Both the hip and shoulder joints are what are referred to as “ball in socket” joints. This joint system allows for tremendous range of motion and an almost unlimited ability to move freely. But with that freedom of movement, also comes with the opportunity for an injury, especially when the joint is loaded or under tension.

Stabilizing the Hip and Shoulder Joints

These ball in socket joints have the capacity for both internal and external rotation within the socket. A result of this impressive range of motion is that it leaves a great deal of slack in the socket in order to allow these movements. In order to prevent injury while these joints are loaded or under tension it becomes necessary to “take the slack” out of the joint; stabilizing and securing it prior to movement.

Cues for stabilizing the hip socket:

  • Screw your feet to the floor; right food goes clockwise, left foot goes counter-clockwise
  • Imagine there is a crack between your feet and you’re trying to spread it apart.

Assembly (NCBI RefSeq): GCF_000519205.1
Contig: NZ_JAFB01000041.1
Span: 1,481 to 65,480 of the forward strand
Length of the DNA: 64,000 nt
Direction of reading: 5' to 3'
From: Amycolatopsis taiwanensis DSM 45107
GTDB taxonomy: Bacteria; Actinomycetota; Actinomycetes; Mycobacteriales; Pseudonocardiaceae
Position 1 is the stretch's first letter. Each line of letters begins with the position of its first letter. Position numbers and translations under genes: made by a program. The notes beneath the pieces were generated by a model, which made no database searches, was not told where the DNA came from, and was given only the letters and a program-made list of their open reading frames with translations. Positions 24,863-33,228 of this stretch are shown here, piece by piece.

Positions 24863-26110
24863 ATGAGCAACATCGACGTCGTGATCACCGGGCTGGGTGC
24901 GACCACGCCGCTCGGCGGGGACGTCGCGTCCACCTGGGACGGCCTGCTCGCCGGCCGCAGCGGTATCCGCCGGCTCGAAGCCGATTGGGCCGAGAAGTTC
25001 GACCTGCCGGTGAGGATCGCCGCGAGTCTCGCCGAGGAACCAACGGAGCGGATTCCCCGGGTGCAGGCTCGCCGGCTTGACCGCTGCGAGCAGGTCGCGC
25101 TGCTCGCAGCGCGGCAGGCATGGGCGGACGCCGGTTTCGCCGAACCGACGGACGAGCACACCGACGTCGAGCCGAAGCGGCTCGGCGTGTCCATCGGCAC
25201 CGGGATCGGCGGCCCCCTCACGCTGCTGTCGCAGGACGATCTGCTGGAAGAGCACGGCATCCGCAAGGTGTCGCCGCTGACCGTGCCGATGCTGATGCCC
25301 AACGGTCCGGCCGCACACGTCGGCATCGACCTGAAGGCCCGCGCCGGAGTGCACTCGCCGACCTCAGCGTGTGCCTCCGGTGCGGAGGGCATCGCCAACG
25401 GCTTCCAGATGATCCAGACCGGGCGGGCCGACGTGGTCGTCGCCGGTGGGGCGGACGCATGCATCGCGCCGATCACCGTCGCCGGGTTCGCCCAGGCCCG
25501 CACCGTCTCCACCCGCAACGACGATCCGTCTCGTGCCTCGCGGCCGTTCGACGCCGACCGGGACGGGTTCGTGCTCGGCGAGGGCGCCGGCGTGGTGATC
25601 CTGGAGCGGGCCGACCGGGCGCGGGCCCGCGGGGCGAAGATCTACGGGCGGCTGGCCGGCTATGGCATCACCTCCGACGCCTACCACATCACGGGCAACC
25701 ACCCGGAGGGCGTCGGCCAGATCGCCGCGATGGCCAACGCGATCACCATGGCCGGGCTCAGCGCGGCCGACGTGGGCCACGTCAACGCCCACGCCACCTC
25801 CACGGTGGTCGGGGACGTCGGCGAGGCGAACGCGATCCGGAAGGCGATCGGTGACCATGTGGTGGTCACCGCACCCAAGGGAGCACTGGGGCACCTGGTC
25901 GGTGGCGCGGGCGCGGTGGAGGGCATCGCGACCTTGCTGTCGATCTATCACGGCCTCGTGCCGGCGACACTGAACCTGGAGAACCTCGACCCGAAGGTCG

• Imagine your feet are on plates and you’re trying to spin them out away from you.

It is important to understand the meaning behind these cues:

  • Your feet are not actually moving.
  • When you say “screw your feet into the floor”, what you are really trying to create is tension in the hip socket through external rotational force of the femur into the pelvis (hip socket) using the floor as resistance.
  • Not only does this tension with the floor create a stable hip joint, but the muscle group responsible for externally rotating your leg is your Glutes, the primary divers of your squat, so by initiating this force of external rotation of your hip you activate your Glute muscles and help organize your squat mechanics.

Cues for stabilizing the shoulder socket:

  • Break the bar in half
  • Screw your hands into the floor
  • Draw your shoulder blades down and together

Defining the cues for shoulder stabilziation: